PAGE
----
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posted in 24_fanfic

Title: Exodus, Chapter 1
Author: marinw

Rating: PG
Characters: Jack/Frank Trammel/Desmond/
Summary: Immediately Post-Redemption. Trammel brings Jack to a another US Embassy.
Disclaimer: 24 is the property of the Fox Production Company. Etc.

A/N: Ah, some fresh Canon to play with. Thanks to my beta cybertoothtiger

Frank Trammel made a show of removing the handcuffs as soon as the chopper touched down at the US Embassy in Kenya.

“You have a history of commandeering aircraft, Mr. Bauer. I couldn’t take any chances.”

Jack rubbed his wrists, forcing circulation back into his hands. “Cut the crap. I surrendered to the supeona voluntarily, so technically I’m not under arrest. You’re just covering your own ass.”

Trammel shrugged. “Believe what you want. I don’t mistreat the individuals in my custody. Unlike some people. You will get everything you need. But I am compelled to tell you that you are forbidden from leaving this Embassy until your return to American soil. Try to escape and you will return to the States wearing an orange jumpsuit and leg irons.”

“You have what you want, Trammel. You don’t need to wave your dick around.”

“Eloquent as always.”

Jack saw Desmond being carried out of the chopper on a stretcher. He started after him, only to find his way blocked by a couple of soldiers.

“That child is my responsibility!” Jack protested

“He was Carl Benton’s responsibility. Now he’s a ward of his sponsors. He’s being taken to a hospital now. He’s under my jurisdiction, not yours.”

“Damn you.”

“You’re welcome. As I was saying: You won’t be mistreated. You look a little banged up.”

“I’m fine.”

“We’ll let the doctor make that determination.” Trammel gestured towards one of the guards. “This man will escort you to the clinic.”


The Embassy doctor was a tall, stately woman who looked as if she was Maasi or Ethiopian.

She gently probed the fresh gash above Jack’s eyebrow.

“Is this your own handiwork?”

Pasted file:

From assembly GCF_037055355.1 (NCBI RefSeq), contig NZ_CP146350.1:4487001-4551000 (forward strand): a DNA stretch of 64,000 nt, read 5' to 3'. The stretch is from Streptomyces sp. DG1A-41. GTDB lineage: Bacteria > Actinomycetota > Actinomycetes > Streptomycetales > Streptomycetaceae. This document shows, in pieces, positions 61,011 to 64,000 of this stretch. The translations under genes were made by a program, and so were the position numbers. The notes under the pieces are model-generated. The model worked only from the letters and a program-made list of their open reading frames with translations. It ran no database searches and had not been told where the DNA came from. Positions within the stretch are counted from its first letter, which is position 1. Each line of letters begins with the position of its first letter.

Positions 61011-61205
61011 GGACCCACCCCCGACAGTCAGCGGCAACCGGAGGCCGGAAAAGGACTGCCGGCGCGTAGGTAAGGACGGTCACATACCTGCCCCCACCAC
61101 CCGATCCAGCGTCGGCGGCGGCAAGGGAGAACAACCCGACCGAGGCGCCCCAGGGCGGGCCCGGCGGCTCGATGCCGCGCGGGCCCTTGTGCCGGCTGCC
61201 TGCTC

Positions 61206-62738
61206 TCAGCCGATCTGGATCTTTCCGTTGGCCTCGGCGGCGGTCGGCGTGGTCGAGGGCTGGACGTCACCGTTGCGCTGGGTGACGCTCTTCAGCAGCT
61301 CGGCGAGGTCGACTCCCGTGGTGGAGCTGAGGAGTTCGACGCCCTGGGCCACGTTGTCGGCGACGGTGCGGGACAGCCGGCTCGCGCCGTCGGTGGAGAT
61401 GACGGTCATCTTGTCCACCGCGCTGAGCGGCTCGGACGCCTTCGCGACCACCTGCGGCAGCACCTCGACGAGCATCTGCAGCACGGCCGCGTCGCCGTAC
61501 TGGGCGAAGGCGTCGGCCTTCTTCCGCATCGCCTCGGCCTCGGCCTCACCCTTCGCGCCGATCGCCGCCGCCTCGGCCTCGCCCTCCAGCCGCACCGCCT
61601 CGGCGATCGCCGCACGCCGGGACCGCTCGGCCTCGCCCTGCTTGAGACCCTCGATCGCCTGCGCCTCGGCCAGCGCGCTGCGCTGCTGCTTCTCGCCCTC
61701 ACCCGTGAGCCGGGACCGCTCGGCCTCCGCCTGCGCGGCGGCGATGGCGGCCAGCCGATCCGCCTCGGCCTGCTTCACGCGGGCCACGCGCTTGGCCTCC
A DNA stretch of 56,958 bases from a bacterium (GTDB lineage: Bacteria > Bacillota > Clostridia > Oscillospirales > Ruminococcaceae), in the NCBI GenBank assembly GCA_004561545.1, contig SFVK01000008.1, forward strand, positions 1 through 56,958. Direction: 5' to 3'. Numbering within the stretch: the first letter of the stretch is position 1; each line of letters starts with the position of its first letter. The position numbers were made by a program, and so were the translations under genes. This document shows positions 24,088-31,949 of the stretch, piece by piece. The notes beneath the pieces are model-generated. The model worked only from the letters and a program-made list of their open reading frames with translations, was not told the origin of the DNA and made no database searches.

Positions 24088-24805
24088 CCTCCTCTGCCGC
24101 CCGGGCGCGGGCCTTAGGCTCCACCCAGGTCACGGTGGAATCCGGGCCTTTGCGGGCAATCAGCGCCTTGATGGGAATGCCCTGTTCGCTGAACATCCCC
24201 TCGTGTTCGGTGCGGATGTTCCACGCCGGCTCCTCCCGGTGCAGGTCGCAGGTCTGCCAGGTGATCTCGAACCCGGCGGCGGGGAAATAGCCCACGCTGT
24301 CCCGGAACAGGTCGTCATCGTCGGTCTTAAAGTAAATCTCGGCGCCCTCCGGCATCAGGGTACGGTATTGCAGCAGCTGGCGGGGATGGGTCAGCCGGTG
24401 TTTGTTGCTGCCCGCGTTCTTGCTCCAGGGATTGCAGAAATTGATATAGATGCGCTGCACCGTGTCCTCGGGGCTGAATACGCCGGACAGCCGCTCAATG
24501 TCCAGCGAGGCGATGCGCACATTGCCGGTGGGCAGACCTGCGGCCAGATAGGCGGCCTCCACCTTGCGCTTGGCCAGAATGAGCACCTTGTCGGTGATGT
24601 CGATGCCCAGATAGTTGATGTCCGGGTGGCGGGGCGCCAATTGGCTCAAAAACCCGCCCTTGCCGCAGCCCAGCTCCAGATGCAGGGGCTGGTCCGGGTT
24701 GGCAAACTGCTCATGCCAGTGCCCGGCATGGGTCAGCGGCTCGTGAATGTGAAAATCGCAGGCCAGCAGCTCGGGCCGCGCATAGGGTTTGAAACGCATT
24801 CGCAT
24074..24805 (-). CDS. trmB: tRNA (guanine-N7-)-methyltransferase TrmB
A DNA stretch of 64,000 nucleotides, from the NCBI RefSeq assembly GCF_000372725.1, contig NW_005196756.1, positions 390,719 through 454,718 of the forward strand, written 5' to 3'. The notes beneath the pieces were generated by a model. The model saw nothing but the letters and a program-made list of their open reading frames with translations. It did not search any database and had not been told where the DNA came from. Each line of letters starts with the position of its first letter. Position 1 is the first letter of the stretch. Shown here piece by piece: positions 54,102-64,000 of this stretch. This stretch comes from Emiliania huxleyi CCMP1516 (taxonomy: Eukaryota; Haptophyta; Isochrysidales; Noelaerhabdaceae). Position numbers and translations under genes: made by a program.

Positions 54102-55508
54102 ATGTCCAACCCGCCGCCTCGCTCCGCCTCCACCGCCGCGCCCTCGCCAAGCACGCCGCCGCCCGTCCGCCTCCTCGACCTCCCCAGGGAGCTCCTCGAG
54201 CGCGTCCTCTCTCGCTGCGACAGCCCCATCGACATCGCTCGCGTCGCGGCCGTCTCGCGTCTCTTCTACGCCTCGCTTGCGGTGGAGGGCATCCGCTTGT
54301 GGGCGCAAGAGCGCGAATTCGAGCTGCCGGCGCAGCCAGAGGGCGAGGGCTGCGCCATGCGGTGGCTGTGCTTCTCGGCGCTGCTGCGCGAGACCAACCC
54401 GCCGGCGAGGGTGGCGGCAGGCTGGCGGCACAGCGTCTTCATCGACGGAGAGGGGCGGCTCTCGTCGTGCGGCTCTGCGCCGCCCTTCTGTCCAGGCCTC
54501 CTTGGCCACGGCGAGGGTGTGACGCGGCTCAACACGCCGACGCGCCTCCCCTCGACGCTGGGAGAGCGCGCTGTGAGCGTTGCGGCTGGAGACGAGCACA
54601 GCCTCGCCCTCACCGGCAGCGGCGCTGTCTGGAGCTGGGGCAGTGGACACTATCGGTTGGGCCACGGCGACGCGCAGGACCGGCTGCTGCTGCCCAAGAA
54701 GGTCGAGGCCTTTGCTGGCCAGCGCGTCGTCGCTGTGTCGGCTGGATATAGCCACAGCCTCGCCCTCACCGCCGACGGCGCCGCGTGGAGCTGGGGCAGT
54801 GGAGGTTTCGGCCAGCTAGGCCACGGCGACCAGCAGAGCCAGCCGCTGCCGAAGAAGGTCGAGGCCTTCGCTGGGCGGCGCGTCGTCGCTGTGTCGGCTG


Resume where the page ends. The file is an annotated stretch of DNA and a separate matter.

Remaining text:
“Sewing backwards. In a mirror. Impressive, Mr. Bauer.”

“Jack.” Something about the doctor’s manner was putting Jack at ease.

“As you say. Still, such a handsome face. A large scar would be a pity. I will fix this properly now.”

Jack held still as she injected the contents of a syringe into the space above his left eyebrow, numbing his forehead. Then, she used a pair of fine tweezers to pull out the coarse black thread. She spent the better part of the next half-hour cleaning the wound and sewing it back up using an invisible thread and superior handiwork. Then she covered the area with a large waterproof bandage.

She shaved off Jack’s week-old beard in order to tend to his other cuts. He flinched at the application of the disinfectant. Finally, she gestured for Jack to remove his shirt. He shyly complied.

At first, when he was in Eastern Europe, he covered himself always, keeping his back hidden from curious stares. He even wore a t-shirt as he swam in the warm Black Sea. By the time he reached India, the heat had forced him to be less modest. There came a time when he didn’t care who saw his scars or what conclusions they drew. Now, he rarely thought about the scars at all. The years had faded them.

This doctor has seen worse. Much worse.

“This did not happen today,” The doctor concluded as she ran her long fingers between Jack’s shoulder blades.

“No. Not today.”

She handed him two bottles of pills. “Antibiotics and codeine. The first you must take. The second you may take, if you need.”